Operation KidSight will make its first appearance at the Zionsville Fall Festival this year. KidSight is one of many projects run by the Lions Club throughout the state and will offer families the opportunity to screen their children for potential eye abnormalities.
The first few years of a child’s life are critical in the development of normal vision, according to Operation KidSight.
“A child with vision problems often does not realize that the way they see the world is not the way everyone else sees it,” according to Operation KidSight’s website. “Vision abnormalities in a child’s eyes may occur even when the eye appears to look normal. It is estimated that 3-4% of children may have vision loss from undetected amblyopia, commonly referred to as ‘lazy eye.’”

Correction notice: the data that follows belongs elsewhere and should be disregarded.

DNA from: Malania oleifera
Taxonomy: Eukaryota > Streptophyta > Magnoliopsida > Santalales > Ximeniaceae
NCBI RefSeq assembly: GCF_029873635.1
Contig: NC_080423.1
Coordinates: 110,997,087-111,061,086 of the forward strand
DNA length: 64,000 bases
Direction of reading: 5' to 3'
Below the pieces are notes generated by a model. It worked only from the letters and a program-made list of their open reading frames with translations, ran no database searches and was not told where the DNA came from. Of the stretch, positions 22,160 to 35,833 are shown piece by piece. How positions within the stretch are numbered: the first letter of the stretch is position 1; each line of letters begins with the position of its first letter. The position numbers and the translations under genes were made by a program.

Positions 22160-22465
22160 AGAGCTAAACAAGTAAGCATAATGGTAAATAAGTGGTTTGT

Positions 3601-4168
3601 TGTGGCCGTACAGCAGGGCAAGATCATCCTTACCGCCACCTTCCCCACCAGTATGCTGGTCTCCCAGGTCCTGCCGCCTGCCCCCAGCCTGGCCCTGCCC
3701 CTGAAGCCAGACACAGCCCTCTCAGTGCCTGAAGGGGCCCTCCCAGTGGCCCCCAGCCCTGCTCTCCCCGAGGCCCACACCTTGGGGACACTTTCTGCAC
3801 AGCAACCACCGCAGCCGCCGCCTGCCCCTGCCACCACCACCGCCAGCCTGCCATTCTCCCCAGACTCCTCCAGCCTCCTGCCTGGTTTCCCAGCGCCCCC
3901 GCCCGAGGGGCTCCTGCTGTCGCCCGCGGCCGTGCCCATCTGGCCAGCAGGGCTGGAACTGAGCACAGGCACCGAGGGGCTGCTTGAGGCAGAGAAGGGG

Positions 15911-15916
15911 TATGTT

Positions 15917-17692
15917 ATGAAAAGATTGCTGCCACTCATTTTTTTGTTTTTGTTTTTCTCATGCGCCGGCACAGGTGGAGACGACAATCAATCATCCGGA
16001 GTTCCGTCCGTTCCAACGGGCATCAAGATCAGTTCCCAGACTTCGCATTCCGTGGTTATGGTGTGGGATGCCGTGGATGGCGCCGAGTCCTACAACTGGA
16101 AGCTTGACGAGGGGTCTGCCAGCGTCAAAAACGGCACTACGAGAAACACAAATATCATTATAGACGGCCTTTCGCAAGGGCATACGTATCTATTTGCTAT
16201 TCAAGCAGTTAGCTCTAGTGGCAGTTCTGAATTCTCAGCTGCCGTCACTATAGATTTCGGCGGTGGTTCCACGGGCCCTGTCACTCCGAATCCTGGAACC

Amblyopia results when one or both eyes send a blurry image to the brain and the brain does not learn to see clearly. If this and other problems are not detected early, a child’s vision may deteriorate to the point of irreversible blindness. According to Operation KidSight, research indicates that 70 to 80 percent of what a child learns is visually acquired, and there is evidence to suggest that children with undetected vision disorders are more likely to fail in school.
Parents and guardians are encouraged to screen children from ages 18 months to 6 years to identify signs of treatable abnormalities that will greatly reduce the potential for partial or total blindness.
The screening is free, non-invasive and takes very little time. A computerized sensor reads light refractions within the eye to determine any abnormalities in less than a minute.